## Hashtables

A hashtable is a data structure for storing unique keys. Usually these keys have values associated with them which themselves do not have to be unique.

Hashtables are commonly used to implement Dictionaries, a data structure for mapping unique keys to values. Hashtables can also be used to implement sets and multisets.

Hashtables can only store unique keys, but I want to store a key and a value for every element in a hashtable. In order to do that, I will make a simple class to store the pair, and overload the comparison operators to only compare keys:

template <typename Key, typename Value> class Pair { Key key; mutable Value value; Pair() : key(), value() {} Pair(const Key &k, const Value &v) : key(k), value(v) {} Pair& operator = (const Pair &p) { key = p.key; value = p.value; return *this; } bool operator == (const Pair &pair) const { return key == pair.key; } bool operator != (const Pair &pair) const { return key != pair.key; } };

Each time a key is inserted into a hashtable, the index of the where to store the key in the underlying array gets calculated using a special hash function:

template <typename T> unsigned int hash(const T &key);

Similarly, if you want to lookup a key in a hashtable, just pass the key into the hash function to retrieve it’s index. This theoretically makes all hashtable operations perform in constant time, making it the fastest data structure (that I know of).

The hash function should be designed to output a unique integer for every key passed to it. So if A != B, then hash(A) != hash(B). And if A = C, then hash(A) = hash(C).

The default hash function for GNU C++ is actually collection of template hash functions. For all integer related types (bool, char, short, int, long), a specialized template hash function will simply return it’s value. For pointer types, the pointer will be returned casted to a size_t. For all other types, the function will work by iterating over the bytes that make up that value. GNU C++ 4.6 implements it similarly to this:

template <typename T> size_t hash(const T &key, size_t size) { size_t hash = 2166136261UL, len = size; const char *cptr = reinterpret_cast<const char*>(&key); for (; len; --len) hash = (hash * 131) + *cptr++; return hash; }

Even though it’s supposed to be unlikely, it is very possible that a hash function could output the same value for different keys. This is known as a hash collision. If this happens, hash tables usually store both of the keys anyway. This can be done by having the array store a list of keys in each slot (rather than a single key); otherwise known as a bucket. This type of solution to hash collisions is known as separate chaining. The type of list to use with separate chaining is up to you, but they are usually arrays or linked lists. So the underlying data type of a hashtable with separate chaining is an array of buckets of keys.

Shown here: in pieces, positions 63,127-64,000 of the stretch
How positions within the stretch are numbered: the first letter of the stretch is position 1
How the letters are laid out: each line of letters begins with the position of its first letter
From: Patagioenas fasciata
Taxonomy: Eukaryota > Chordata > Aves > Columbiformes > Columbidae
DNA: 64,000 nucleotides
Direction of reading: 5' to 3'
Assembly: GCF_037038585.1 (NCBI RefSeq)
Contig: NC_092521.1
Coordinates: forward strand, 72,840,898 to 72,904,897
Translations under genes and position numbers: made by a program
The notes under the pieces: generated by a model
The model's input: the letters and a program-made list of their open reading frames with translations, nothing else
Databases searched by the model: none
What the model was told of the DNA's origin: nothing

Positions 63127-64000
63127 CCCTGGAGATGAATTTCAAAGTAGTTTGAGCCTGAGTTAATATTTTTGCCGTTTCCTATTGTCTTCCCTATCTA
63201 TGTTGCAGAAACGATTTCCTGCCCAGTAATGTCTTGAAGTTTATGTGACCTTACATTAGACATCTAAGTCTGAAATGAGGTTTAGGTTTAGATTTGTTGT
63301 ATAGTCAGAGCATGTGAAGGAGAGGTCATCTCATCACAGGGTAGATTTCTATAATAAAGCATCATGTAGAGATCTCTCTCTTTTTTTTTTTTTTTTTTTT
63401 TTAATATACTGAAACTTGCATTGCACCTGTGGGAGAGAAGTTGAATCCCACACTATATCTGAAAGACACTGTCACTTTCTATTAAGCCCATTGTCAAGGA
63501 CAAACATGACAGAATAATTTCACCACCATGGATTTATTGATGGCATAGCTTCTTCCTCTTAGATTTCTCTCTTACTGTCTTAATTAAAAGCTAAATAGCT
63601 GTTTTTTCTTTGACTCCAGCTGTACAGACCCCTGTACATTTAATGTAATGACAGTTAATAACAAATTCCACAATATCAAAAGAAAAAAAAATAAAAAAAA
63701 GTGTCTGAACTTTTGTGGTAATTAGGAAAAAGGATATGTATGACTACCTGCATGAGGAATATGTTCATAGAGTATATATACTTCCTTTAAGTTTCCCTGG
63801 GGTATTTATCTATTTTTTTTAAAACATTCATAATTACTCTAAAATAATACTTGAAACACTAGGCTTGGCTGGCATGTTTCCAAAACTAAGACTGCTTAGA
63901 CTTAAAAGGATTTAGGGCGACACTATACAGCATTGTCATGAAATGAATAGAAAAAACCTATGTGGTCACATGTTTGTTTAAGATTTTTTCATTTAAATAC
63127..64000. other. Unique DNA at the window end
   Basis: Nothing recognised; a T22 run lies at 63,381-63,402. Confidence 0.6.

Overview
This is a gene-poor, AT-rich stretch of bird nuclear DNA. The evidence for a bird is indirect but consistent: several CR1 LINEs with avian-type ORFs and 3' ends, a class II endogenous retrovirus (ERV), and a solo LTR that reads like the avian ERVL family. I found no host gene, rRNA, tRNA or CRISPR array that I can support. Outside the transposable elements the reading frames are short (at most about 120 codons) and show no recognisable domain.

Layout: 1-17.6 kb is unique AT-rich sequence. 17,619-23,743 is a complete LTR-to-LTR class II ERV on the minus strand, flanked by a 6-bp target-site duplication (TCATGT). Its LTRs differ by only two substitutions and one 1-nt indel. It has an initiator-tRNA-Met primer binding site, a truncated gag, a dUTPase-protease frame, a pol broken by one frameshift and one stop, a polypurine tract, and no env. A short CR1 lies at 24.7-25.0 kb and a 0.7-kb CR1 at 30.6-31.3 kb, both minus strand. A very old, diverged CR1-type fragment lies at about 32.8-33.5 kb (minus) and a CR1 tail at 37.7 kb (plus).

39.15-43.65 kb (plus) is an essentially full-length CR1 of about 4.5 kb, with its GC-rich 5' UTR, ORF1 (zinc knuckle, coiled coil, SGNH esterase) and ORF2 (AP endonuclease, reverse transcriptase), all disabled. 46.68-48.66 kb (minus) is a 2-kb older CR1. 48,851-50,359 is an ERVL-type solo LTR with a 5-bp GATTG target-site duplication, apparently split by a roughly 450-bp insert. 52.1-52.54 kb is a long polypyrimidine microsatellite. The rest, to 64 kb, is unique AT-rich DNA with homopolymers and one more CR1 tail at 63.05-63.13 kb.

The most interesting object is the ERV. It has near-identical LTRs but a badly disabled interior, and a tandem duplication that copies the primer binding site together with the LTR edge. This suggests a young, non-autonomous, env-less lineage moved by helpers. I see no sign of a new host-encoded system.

And the following steps must be taken to lookup a key in a hashtable:

- Pass the key to the hash function to obtain an index.
- Go to the slot at that index in the array.
- Iterate over the keys stored in that slot until you’ve found the matching key.

This function will find a given key in a hashtable and return a pointer to where it was found:

template <typename Key> const Key* Hashtable<Key>::find(const Key &key) const { size_t hash; const bucket_t *bucket; typename bucket_t::const_iterator it; hash = Hash(key) % table.size(); bucket = &table[hash]; if (bucket->empty()) return NULL; for (it = bucket->begin(); it != bucket->end(); ++it) { if (*it == key) return &(*it); } return NULL; }

Notice that the modulo of the hash function output and the table size was used. This is because the large range of the hash function must be minimized to match the limited range of the array in the hashtable.

If a dictionary was implemented on top of such a hash table with Pair used as the key, the following function can be used to lookup a value associated with a key:

template <typename Key, typename Value> Value& Dictionary<Key, Value>::find(const Key &key) const { return hashtable.find(Pair<Key, Value>(key, Value())->value; }

Unless your hashtable has a fixed size, the most costly operation is resizing the table and performing a rehash of every element. Most implementations perform a rehash when the hashtable reaches 70 to 80% capacity. When this happens, a new table will be allocated which usually twice the size of the original table. Then all elements in the old table are iterated and their new indices for the new hashtable are calculated with the modulo of the hash function and the new hashtable size before being inserted in the new hashtable.

A rehash function might look like this:

template <typename Key> void Hashtable<Key>::rehash(size_t new_size) { size_t hash; table_t new_table(new_size); typename table_t::iterator table_iter; typename bucket_t::iterator bucket_iter; for (table_iter = table.begin(); table_iter != table.end(); ++table_iter) { if (table_iter->empty()) continue; for (bucket_iter = table_iter->begin(); bucket_iter != table_iter->end(); ++bucket_iter) { hash = Hash(*bucket_iter) % new_size; new_table[hash].push_back(*bucket_iter); } } table = new_table; }

Other than the occasional rehash, the constant time for inserting, deleting, and searching on a hashtable makes it the data structure of choice if you have a need for speed. A clear disadvantage to hashtables though, is the large range of slots allocated in the table takes up a lot of memory. A more conservative approach to implementing dictionaries is with a binary search tree, using significantly less memory and performance in logarithmic time.

I will talk about binary search trees in the next post.